The road hasn’t always been easy for junior transfer student Eventz Malaska.
Malaska, who grew up in Haiti, was the fifth child in a family of seven. After the 2010 earthquake that claimed nearly 300,000 lives, his father died, leaving his mother struggling to provide for her children. She was faced with a difficult decision.
“A good friend of hers pointed her in the direction of this orphanage, so she decided to go visit and see what it was like,” Malaska said. “She took me and two of my youngest brothers to meet with the man in charge and she decided it was a safer place for us to be.”
Malaska and his two brothers lived at the orphanage for a little over a year. Then an Oklahoma couple, Alicia and David, traveled to Haiti and got to know Malaska’s two younger brothers.
“It was really sweet because they started talking about adoption,” Malaska explained. “Midway into the process, they found out I was the third brother and the family asked to meet me.”
The family decided to adopt the trio and traveled back to Oklahoma to begin their new life together along with their daughter and son. Malaska was 14 at the time and didn’t know any English.
“It was kind of scary and sad at first to move away,” Malaska said. “But it was a really good experience going from a place where my mom was struggling to provide for us children and then living a better life.”
Malaska describes Alicia and David as “amazing parents.” Coming from Haiti, Malaska didn’t expect to attend high school or college, but his adoptive family has helped him achieve both. He is grateful to be a first-generation college student on his biological family’s side.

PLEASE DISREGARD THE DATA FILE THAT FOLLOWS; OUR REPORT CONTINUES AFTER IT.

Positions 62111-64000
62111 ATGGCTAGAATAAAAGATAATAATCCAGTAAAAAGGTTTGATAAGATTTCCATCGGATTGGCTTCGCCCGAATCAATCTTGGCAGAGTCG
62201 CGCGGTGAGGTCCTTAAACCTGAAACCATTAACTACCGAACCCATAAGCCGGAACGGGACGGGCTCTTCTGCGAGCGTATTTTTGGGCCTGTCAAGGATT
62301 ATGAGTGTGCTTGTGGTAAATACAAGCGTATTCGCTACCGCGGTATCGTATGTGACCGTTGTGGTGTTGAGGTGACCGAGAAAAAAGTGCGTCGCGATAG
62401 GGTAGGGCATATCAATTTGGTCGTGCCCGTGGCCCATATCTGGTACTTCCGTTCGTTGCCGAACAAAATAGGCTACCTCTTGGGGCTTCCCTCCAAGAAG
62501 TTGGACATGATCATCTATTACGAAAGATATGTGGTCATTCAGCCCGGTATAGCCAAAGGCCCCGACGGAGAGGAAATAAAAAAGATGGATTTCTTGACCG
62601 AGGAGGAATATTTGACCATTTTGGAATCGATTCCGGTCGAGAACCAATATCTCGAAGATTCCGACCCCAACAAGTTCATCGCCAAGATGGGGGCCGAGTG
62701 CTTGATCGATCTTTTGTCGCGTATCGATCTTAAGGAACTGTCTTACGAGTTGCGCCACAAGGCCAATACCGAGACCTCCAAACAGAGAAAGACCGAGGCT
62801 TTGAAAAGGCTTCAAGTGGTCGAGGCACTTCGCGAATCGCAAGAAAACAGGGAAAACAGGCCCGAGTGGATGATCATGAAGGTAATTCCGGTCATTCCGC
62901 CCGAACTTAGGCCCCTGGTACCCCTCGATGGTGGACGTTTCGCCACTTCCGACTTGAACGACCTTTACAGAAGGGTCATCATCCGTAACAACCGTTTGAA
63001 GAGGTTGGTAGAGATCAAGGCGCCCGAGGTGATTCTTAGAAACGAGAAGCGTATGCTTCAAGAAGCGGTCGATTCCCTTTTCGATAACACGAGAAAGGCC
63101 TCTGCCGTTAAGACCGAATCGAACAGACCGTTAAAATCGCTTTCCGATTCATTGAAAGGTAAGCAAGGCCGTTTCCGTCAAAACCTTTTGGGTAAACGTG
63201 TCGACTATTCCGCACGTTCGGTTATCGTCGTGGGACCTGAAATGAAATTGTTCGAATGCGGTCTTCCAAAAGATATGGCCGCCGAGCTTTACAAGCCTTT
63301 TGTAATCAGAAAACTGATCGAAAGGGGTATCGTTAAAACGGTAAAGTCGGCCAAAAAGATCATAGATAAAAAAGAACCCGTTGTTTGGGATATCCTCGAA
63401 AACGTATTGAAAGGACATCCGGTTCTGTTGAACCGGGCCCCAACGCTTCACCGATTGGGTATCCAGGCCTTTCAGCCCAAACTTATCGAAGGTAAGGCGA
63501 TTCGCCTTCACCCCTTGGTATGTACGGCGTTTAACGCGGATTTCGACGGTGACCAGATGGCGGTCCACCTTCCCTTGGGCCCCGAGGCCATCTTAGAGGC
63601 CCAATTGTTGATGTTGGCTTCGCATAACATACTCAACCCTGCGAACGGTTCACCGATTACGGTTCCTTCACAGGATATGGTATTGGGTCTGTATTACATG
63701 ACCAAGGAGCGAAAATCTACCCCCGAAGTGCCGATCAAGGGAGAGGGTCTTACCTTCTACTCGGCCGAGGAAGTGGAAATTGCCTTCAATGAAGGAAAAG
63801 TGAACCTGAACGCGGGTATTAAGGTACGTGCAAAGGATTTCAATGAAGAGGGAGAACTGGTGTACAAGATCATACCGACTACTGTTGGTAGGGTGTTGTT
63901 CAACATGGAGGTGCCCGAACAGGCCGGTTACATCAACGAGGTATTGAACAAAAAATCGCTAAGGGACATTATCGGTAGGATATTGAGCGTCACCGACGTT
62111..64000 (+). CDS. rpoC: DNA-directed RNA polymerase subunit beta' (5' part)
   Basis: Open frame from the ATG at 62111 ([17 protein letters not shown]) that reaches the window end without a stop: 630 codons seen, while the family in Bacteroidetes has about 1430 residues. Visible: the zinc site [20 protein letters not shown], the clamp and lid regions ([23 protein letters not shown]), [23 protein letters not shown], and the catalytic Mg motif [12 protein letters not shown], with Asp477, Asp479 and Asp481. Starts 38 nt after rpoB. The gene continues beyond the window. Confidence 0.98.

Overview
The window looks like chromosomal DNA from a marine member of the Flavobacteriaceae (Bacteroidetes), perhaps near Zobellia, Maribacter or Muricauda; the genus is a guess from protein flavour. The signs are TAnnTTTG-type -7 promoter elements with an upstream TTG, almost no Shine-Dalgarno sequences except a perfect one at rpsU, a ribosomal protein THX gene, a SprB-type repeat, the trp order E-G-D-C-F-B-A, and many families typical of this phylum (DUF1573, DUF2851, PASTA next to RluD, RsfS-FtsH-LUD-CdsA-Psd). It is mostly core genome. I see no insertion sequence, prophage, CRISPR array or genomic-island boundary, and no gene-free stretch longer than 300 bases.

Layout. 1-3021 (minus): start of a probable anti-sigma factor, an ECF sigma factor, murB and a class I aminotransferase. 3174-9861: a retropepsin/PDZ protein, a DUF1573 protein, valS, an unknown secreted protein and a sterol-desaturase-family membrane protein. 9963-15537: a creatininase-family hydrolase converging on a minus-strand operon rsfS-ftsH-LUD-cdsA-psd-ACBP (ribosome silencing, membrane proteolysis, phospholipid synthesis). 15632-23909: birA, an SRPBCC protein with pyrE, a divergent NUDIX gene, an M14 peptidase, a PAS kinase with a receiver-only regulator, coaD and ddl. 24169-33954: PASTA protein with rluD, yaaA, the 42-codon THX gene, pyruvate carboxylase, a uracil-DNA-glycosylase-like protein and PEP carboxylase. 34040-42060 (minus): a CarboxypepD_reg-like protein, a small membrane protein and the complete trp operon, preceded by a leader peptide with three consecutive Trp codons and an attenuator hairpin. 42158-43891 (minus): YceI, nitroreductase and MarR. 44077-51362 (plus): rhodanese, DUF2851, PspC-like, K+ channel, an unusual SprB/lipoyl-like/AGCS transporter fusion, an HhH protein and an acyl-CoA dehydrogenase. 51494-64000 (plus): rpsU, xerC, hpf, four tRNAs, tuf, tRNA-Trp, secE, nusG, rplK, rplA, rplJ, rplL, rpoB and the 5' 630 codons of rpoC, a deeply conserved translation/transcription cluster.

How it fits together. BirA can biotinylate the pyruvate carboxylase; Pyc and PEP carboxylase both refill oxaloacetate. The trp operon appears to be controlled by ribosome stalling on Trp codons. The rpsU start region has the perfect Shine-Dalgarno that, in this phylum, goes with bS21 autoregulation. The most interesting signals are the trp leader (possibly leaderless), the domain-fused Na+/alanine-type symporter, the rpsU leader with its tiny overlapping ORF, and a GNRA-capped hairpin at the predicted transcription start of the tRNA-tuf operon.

“I appreciate everything my parents done for me and my brothers,” he said. “I really love and appreciate them, and I hope they know that.”
Today, Malaska attends Newman University on a soccer scholarship, while his younger brother plays football as a freshman at The University of Utah. His youngest brother is a sophomore in high school and also plays football.
The semester began only three weeks ago, but Malaska already feels at home.
“I had some friends on the women’s soccer team who told me about Newman when I was transferring from Northern Oklahoma College. When I met Coach Victor Domingues, the energy was there with him. He’s really passionate about soccer and someone that I wanted to learn under, so here I am.”
Both soccer and art have always been important outlets for Malaska.
“Whenever I had issues that I didn’t want to talk to my parents about, I would get a soccer ball and juggle around to clear my mind,” he said. “As for art … growing up, I didn’t think I liked art as much because I wasn’t the greatest at it. But in high school, I started drawing and getting into it. To clear my mind, I like to put my headphones on and draw.”
Now he gets to pursue collegiate soccer and an art degree in graphic design. His dream job is to design logos for companies.
Out of all he’s overcome, college is the most rewarding feat.
“It’s been a long journey for all of us, but I’m so happy to be here,” he said. “My college journey is coming to an end, but life goes on and I hope to continue being a great student in school, soccer and a member of my family.”
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